Symbiosis and Architecture

Pierre Lahaye of MDS Architecture explains his view of symbiosis and architecture.

It is fair to say that society’s interests have changed with the passing of time. This phenomenon is especially true of the South African situation with its diverse cultures and turbulent history.

Symbiosis is defined as an interaction between two different organisms living in close physical association, usually to the advantage of both. In the context of architecture, this translates into a view of the art of architecture as an expression of the spirit of an era. That is, buildings that are designed today should be part of the cultural heritage of future generations.

It is difficult to draw clear cut lines, but the focus of interest seems to change with every decade. For the most part of the 20th century, an industrial society was creating a world of visible technologies and machines. Architecture existed as an analogy to these visible machines.

The 1990s brought about massive change in terms of South Africa’s history. It also marked the advent of the information age in practical terms. The challenge to architecture was whether it would, indeed if it could, express the invisible technologies of the information age?

Freed from the need to represent the machine, architecture would become expressive for its own sake. It represented an opportunity to evolve into architecture that values the creation of meaning, architecture that is no longer tied directly to function or reason.

Architecture alive
Today’s technology is invisibly transmitted in waves through the air. The concept of screens emerges, with architecture coming alive and participating in an interactive collaboration between the architect, the viewer, the screen and the architecture. The architecture, as end product, could be a process which is happening before your eyes. The collaborative venture that is created is one in which the architecture takes on a live and interactive quality. Thus, an information age is not one of substance or material itself, but one of relation.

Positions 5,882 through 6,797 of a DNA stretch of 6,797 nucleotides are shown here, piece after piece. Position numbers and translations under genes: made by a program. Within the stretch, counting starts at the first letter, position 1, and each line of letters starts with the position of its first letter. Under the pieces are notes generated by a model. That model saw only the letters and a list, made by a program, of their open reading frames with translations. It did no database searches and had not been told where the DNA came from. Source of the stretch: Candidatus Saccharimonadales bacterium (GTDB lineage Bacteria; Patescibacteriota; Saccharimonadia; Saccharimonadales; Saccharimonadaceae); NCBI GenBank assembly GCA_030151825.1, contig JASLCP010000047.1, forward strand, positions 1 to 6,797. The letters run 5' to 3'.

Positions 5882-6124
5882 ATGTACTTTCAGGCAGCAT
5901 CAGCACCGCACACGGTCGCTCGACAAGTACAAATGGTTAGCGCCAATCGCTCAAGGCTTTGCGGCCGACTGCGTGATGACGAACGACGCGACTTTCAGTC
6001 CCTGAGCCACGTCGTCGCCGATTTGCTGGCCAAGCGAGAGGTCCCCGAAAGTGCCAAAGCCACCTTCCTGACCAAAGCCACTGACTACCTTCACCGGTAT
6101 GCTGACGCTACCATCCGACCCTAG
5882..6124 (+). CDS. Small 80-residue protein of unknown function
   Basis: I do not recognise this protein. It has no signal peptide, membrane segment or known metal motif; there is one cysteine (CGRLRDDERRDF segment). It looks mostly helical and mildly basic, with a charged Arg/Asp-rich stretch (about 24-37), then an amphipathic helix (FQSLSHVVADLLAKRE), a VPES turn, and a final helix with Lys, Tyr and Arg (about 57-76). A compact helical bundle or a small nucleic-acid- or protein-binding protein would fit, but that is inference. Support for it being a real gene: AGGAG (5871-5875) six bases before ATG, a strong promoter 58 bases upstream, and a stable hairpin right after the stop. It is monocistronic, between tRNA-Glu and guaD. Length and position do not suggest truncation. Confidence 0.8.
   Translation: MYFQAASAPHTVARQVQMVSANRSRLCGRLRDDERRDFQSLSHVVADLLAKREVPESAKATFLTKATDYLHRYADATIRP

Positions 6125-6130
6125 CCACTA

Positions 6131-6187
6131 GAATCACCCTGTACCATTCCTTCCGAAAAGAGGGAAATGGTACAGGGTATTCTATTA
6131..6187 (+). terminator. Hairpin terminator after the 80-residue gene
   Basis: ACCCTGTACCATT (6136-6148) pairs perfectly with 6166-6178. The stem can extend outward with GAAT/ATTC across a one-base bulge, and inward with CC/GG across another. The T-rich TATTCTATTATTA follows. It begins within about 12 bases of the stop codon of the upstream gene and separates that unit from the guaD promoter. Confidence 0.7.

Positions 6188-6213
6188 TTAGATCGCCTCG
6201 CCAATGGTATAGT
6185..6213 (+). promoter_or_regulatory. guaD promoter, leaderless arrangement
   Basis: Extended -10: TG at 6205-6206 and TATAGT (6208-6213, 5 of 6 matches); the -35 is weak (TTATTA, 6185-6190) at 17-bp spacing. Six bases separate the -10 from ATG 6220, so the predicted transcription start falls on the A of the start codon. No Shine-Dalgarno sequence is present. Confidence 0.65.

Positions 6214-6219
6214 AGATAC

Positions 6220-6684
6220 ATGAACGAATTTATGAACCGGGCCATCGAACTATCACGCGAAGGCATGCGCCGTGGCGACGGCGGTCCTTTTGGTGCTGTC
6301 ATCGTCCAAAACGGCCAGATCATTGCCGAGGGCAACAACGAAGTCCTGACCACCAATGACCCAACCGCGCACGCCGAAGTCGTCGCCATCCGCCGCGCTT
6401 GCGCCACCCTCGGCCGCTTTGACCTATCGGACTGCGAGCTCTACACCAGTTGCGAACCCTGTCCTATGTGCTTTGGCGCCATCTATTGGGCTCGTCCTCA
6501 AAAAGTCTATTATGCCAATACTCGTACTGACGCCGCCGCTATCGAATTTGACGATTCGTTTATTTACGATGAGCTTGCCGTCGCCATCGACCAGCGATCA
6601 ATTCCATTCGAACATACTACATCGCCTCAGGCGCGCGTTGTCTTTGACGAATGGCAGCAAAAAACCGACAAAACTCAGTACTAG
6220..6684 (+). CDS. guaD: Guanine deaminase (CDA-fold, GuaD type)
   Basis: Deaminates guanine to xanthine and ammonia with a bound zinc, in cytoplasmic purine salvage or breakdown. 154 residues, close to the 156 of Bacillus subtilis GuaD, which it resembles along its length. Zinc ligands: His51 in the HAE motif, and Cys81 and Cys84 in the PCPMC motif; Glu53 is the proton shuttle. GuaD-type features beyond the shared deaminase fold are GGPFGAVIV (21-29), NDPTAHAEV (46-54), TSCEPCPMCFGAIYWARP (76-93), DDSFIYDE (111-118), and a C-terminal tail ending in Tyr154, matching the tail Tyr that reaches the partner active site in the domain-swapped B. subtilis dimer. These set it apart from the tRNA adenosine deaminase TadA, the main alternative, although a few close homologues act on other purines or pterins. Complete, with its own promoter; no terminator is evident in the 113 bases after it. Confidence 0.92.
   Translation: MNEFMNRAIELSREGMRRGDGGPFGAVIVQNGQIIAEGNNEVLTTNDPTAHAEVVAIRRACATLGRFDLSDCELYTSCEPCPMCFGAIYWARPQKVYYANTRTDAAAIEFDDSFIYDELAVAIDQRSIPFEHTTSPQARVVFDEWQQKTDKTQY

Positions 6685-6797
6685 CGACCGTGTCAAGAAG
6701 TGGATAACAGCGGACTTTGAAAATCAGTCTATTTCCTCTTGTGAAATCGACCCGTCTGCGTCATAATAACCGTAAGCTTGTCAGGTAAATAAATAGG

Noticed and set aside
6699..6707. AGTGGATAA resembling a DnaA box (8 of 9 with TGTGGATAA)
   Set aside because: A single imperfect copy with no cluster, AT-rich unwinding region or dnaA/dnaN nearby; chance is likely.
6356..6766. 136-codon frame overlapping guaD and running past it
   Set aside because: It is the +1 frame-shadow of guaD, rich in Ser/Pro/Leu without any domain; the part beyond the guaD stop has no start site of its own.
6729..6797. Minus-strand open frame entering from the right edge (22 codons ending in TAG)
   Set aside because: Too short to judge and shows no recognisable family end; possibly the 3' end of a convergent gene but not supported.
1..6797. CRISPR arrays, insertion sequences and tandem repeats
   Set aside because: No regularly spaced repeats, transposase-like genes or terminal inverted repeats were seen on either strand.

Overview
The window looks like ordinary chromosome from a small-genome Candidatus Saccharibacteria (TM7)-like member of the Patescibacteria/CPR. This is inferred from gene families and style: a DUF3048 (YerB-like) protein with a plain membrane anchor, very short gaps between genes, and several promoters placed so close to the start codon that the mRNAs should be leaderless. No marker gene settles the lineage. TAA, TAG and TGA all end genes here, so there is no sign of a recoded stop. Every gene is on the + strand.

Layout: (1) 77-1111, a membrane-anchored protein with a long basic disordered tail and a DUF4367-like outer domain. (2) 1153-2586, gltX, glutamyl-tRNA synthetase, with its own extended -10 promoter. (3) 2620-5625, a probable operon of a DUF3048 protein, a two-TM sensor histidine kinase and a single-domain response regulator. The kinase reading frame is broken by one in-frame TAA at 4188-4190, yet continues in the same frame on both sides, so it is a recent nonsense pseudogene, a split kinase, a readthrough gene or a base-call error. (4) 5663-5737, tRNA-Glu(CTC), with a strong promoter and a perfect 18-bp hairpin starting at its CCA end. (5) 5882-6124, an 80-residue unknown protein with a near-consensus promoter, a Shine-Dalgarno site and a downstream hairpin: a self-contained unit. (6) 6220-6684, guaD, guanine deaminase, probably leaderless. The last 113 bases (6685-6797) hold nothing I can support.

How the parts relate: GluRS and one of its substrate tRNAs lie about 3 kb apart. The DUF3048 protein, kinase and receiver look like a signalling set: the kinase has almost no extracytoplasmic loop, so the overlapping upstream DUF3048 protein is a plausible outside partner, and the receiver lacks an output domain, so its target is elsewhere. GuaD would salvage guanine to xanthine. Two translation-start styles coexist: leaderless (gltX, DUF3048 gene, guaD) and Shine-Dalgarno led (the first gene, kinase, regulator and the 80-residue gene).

In a global context, South African architecture is in a unique position to create symbiosis between this New World-based technology and the local vibrant cultural landscape in which we now live.

For a country like South Africa to survive, grow and ultimately prosper, it must take positive steps to accommodate other cultures. Cultures must be able to co-exist whilst still preserving their own identities. Within South African cultures we should see the symbiosis of nature and architecture of tradition and technology, of past and present, of subtlety and boldness and the symbiosis of different cultures that are opposing entities.

Few would argue that a city in which historical buildings are preserved and exist alongside contemporary architecture in symbiosis is preferable to the purely abstract ideal new world cities like Brasilia in Brazil.

No ideal architecture
We must revise our ideas on contemporary architecture by examining our Eurocentric focus and the belief of universalism. European culture was historically regarded as the epitome of human civilisation and the non-European world was expected to aspire to European cultures. Progress was measured in terms of European cultural norms. I say we should aspire to co-exist with more cultures, thus creating a richer environment. Like our senses that take in more than they want, activity and passivity should be sought simultaneously.